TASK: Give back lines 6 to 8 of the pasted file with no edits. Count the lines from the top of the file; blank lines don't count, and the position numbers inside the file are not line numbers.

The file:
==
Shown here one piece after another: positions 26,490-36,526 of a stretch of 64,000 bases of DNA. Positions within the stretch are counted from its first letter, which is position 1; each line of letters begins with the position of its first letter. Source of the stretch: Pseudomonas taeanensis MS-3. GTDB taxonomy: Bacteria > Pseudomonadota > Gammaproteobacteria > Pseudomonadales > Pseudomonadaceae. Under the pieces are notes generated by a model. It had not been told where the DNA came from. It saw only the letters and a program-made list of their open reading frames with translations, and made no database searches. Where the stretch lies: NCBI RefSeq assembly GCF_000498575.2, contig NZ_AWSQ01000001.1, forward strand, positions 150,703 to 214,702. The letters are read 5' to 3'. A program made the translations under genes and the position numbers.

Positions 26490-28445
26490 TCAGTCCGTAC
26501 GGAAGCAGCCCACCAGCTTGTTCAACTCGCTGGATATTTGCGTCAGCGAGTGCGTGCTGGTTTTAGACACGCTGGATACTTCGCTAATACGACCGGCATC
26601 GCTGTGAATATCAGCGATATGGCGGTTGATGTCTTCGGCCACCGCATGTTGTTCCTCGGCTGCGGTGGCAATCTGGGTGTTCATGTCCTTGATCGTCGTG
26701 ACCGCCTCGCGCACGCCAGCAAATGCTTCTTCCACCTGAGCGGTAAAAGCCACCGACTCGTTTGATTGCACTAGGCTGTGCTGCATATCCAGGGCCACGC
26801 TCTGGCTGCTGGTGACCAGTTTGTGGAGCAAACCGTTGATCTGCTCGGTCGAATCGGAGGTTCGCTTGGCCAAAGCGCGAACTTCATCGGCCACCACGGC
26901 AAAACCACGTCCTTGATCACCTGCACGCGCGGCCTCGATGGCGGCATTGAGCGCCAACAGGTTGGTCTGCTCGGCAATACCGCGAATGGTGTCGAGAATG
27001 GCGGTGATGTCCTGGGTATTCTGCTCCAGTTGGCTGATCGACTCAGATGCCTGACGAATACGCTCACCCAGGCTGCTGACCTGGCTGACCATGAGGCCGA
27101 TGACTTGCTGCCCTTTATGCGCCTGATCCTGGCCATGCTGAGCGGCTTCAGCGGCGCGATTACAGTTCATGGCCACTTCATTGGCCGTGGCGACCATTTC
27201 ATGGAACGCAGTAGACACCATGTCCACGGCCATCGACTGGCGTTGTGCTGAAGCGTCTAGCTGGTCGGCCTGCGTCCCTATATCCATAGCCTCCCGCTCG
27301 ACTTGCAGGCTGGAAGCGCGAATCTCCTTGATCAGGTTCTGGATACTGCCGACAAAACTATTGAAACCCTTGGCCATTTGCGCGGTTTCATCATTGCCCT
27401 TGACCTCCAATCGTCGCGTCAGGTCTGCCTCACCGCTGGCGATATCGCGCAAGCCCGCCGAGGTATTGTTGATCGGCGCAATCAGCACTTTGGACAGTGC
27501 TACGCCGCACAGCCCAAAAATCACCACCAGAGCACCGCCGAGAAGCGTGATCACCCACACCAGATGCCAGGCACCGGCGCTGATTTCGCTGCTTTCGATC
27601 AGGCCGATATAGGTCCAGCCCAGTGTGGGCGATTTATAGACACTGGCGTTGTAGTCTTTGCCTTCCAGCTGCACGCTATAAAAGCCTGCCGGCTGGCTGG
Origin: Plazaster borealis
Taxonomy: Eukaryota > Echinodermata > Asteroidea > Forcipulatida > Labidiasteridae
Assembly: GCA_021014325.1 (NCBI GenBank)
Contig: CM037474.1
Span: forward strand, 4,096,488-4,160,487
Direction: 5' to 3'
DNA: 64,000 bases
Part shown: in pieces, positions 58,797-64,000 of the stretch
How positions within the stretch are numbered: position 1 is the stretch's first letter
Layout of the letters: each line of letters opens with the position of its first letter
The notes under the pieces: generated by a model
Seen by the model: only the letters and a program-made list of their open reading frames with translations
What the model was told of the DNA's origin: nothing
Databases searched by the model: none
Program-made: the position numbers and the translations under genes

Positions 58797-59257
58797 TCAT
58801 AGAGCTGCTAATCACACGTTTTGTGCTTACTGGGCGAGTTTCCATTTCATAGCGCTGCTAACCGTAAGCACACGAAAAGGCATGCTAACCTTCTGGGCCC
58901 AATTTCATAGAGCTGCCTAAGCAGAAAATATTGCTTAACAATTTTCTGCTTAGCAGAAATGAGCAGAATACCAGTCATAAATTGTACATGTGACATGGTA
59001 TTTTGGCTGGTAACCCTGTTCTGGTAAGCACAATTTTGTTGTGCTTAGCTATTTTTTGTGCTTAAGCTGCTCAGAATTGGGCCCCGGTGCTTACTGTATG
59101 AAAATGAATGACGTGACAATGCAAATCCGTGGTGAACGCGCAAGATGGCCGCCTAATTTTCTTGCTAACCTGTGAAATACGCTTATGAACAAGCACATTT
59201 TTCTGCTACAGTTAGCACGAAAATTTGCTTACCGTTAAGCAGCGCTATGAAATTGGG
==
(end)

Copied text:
26701 ACCGCCTCGCGCACGCCAGCAAATGCTTCTTCCACCTGAGCGGTAAAAGCCACCGACTCGTTTGATTGCACTAGGCTGTGCTGCATATCCAGGGCCACGC
26801 TCTGGCTGCTGGTGACCAGTTTGTGGAGCAAACCGTTGATCTGCTCGGTCGAATCGGAGGTTCGCTTGGCCAAAGCGCGAACTTCATCGGCCACCACGGC
26901 AAAACCACGTCCTTGATCACCTGCACGCGCGGCCTCGATGGCGGCATTGAGCGCCAACAGGTTGGTCTGCTCGGCAATACCGCGAATGGTGTCGAGAATG